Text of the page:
Although going out on your own can be rewarding… it can be terrifying, especially considering that the success of startups may have been overstated in previous studies. In a 2012 Wall Street Journal article they share the following, “About three-quarters of venture-backed firms in the U.S. don’t return investors’ capital, according to recent research by Shikhar Ghosh, a senior lecturer at Harvard Business School.” The study was conducted using data from over 2,000 startups from 2004 to 2010. What about non venture capital backed new businesses? The SBA (Small Business Administration) states, “Seven out of 10 new employer firms survive at least 2 years, half at least 5 years, a third at least 10 years, and a quarter stay in business 15 years or more.” This information was based on the 2000 census. The good news is there are actions you can take to beat the odds.
How to Improve Your Chances
- Plan for the worst. Consider every negative scenario that could happen to your new business, ask other business people to share pitfalls, then form contingency plans.
- Have a business plan. Don’t fly by the seat of your pants and don’t rely on a plan that only outlines the big picture, have a day-to-day operational plan. Don’t put this off.
- Don’t count on profits right away. Be financially prepared to weather the storm even if it means taking very little or no income from the business.
- Don’t overspend. If the growth of your business doesn’t count on it—don’t buy it. Start with the basics—you can always upgrade.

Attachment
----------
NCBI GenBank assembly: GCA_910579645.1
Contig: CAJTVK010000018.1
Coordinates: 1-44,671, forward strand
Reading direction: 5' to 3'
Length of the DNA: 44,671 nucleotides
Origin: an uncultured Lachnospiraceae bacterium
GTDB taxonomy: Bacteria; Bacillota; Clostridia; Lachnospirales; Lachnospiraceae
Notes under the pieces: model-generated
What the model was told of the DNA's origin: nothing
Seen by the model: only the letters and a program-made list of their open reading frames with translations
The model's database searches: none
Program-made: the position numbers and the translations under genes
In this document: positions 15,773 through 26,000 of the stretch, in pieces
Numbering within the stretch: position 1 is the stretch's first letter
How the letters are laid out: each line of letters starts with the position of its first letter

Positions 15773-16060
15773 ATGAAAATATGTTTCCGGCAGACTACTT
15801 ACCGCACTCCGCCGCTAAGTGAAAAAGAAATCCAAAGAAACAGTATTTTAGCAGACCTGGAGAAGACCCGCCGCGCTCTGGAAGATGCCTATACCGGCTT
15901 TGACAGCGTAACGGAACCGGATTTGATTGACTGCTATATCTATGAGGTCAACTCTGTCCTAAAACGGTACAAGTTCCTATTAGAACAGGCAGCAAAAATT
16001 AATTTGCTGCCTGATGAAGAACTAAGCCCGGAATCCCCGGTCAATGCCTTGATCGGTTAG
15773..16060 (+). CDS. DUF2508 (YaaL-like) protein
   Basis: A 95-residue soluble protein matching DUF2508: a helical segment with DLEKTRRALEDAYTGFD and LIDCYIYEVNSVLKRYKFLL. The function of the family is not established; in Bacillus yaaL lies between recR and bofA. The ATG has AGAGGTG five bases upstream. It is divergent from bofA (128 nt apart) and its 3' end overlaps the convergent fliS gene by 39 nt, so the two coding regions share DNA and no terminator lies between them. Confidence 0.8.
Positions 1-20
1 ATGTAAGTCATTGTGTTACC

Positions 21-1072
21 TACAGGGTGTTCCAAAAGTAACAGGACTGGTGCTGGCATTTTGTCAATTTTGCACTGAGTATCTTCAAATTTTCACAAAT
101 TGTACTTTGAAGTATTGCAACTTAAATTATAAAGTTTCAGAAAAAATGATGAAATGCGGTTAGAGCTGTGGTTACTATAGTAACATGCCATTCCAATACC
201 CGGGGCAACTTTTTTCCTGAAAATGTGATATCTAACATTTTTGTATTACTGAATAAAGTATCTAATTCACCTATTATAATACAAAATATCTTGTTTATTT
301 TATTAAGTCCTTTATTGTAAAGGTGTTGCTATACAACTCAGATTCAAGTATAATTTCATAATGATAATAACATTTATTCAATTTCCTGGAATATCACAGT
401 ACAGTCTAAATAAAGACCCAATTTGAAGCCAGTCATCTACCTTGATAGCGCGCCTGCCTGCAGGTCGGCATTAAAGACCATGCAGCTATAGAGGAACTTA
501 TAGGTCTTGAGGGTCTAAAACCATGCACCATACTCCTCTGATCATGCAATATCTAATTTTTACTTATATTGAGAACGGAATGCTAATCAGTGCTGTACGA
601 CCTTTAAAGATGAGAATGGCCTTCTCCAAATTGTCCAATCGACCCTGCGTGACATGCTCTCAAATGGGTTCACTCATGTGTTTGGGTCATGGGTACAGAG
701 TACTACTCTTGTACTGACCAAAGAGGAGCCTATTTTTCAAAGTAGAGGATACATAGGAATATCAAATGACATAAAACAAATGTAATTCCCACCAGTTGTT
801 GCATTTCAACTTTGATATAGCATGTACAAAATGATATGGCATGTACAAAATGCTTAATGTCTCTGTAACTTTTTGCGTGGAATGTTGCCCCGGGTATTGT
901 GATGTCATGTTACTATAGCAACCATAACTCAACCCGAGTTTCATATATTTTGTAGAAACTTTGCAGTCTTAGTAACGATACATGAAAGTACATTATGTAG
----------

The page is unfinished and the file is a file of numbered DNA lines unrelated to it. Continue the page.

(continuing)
- Don’t over hire. Eventually, as you grow, you’ll need to add employees, but at first it may be prudent to do it yourself, do without, or outsource
- Track your progress daily. Yes, daily. If you want to stay on top of your business, you have to know what’s going on before anyone else does. This might help, Do the Math.
- Limit debt. You need a line of credit, but you need to do everything within your power not to use it.
- Location, location, location. Whether it’s brick and mortar or online, having the right location is critical. If your target customer can’t find you…
- Gain knowledge and experience first. If you don’t know the business why do you think you can run it? I perform in a weekend band and can name at least a dozen small venues that failed because the owner never worked in the industry and didn’t hire someone who had.
- Do market research. Conduct surveys on social media, ask existing clients, seek out opinions from trusted friends then be brutally honest. Is there a niche market for your product or service?
If you’re ready to take on the challenge of guiding your own venture you can improve your chances of survival by using common sense, best business practices, and preparation. If you’re an entrepreneur and have survived, we’d love to hear what you’ve done to make it work.